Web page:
sex, money, and miscellany: talking about what matters


In Uncategorized on September 25, 2009 at 6:00 am

Fall is such a funny season. It arrives with Lammas if you follow the old calendar, and equinox, also known as Mabon, marks the midpoint. Living this far north, that makes sense to me. It makes Samhain (Halloween) the start of winter, and Solstice midwinter. My parents taught me that fall began with Mabon, but then everything is skewed from the reality I live in.

Here in Maine the young maples are already shot with red, with the older trees lingering behind. It’s like falling in love; the young ones do it fast and thoroughly, with no hesitation. When we had a cold snap in August, some of them dropped their leaves early. And when a tree does surrender, it gives like a sigh, beauty and death all in one wash of color. The oaks, which hang on, turn brown and brittle before they fall. There’s nothing left to offer.

But the maples especially, most prized for their color, give up a part of themselves so that they can rest, so that they can become again, so that they can be part of something larger. It’s really the only way. Anything else is a halfhearted wave in the general direction of some grander possibility, an attempt to hold onto the shore and sail across the ocean all at once. We can’t live like that, no matter how much we want to. We can die like that, caught, atrophying by degrees, or we can sail on and risk drowning in pursuit of the horizon.

How would you like to live, if this is your one shot at falling?

and how are you going to get there?

  1. The idea that love can be a “half hearted wave,” that one love is better then another is interesting. And I feel undervalues other types of love. I don’t fall in love with lovers all that easily, actually it’s very rare. My friends are another matter entirely. I am very affectionate with my friends and if I love them they know it. If people outside of the circle of friends I had in high school viewed us altogether they would know where each of our own personal philosophies on love and life stem from. We were an extremely tight knit group of friends, and we lost a lot. We became that much tighter after our losses. When many of us graduated our choir director left his position because he couldn’t imagine working with another group of kids. I have a very hard time leaving a conversation or email with a friend I feel close with without telling them I love them. Mostly because I know that we have today for certain. It’s hard for me to leave a conversation without saying how I feel, but I do for my most formal friends. There are one or two who don’t express emotion the same way but most do.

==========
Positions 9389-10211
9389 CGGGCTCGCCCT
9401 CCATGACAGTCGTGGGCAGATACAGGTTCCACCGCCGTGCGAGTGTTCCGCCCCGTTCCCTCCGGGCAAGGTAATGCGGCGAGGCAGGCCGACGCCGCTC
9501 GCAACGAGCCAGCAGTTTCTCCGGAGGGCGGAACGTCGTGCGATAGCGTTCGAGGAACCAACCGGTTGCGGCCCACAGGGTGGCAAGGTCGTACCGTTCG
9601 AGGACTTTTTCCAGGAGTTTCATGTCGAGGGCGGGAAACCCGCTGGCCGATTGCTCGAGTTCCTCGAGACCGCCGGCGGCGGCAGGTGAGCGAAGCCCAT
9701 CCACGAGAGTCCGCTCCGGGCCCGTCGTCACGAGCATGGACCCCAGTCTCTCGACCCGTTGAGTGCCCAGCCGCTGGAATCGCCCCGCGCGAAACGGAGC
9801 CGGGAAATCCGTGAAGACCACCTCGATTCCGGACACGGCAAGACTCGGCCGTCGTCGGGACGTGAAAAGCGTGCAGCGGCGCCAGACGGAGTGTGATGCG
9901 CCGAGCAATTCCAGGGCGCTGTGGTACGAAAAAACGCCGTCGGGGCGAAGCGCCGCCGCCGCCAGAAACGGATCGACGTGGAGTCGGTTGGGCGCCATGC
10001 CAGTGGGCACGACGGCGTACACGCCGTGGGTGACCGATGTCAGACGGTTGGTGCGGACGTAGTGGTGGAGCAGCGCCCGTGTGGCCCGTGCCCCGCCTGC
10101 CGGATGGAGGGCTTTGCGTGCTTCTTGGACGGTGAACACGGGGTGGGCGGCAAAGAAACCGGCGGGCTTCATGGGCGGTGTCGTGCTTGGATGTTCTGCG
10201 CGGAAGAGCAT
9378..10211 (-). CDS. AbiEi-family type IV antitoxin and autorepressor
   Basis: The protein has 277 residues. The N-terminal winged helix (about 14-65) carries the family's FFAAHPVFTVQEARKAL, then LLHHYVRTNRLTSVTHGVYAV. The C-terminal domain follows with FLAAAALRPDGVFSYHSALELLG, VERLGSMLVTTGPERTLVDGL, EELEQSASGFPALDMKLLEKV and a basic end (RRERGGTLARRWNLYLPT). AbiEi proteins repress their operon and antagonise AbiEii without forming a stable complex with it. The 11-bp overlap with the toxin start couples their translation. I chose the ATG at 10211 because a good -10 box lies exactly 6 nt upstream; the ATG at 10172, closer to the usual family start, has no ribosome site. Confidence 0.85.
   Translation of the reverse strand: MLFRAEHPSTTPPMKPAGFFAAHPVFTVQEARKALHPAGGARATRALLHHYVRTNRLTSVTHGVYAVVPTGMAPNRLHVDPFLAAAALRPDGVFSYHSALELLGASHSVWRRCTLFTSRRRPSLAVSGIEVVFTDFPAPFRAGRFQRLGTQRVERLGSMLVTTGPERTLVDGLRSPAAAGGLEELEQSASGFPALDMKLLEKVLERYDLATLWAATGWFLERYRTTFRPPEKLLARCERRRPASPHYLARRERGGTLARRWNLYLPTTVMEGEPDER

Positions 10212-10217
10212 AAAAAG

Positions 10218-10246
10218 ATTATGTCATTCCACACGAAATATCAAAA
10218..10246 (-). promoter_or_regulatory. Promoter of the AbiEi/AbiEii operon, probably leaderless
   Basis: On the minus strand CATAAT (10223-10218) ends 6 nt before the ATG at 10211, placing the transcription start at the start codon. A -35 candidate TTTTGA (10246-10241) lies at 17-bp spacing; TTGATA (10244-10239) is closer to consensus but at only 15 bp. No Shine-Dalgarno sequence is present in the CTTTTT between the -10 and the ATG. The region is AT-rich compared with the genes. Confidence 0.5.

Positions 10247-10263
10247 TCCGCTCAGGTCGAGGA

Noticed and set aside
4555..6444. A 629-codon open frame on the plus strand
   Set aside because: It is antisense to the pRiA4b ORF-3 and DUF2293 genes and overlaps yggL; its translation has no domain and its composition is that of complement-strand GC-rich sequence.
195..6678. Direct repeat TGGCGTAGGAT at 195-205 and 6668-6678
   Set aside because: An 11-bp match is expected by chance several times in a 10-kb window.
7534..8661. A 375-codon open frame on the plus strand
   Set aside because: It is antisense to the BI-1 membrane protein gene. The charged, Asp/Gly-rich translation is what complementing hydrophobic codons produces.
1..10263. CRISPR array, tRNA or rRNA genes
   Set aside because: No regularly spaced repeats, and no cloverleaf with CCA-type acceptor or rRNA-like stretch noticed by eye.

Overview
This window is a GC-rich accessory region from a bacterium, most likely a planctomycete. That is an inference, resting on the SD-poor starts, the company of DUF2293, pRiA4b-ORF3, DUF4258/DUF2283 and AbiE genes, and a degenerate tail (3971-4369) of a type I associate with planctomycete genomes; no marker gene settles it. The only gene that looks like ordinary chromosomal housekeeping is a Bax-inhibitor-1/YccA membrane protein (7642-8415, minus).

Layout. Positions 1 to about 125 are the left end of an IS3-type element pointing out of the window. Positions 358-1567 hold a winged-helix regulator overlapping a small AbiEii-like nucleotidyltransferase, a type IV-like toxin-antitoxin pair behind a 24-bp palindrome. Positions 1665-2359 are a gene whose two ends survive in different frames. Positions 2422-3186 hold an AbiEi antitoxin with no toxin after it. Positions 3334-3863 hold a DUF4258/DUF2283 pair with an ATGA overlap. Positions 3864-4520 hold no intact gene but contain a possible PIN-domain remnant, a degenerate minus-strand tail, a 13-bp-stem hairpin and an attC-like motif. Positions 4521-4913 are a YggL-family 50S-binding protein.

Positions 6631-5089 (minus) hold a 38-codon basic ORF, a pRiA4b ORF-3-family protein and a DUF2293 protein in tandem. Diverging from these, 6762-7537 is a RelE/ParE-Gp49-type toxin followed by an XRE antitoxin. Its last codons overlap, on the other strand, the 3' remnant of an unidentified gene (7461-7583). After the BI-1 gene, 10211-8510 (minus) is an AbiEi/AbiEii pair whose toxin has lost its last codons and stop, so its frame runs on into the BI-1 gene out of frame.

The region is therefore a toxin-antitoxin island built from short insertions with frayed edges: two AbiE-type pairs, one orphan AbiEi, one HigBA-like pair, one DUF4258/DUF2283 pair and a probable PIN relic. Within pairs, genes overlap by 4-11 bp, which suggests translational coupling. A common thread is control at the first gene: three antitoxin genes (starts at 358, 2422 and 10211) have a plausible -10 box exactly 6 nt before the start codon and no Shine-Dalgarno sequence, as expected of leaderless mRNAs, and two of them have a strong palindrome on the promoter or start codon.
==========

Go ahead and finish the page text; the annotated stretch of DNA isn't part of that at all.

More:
There isn’t any form of love that isn’t precious. That shouldn’t be valued because it comes from a person’s heart. Love makes each of us vulnerable. It also makes us as equally strong in our vulnerabilities. Love and life are far, far too precious to undervalue love. It’s the only thing any of us really have at all to give each other that is worth anything at all.

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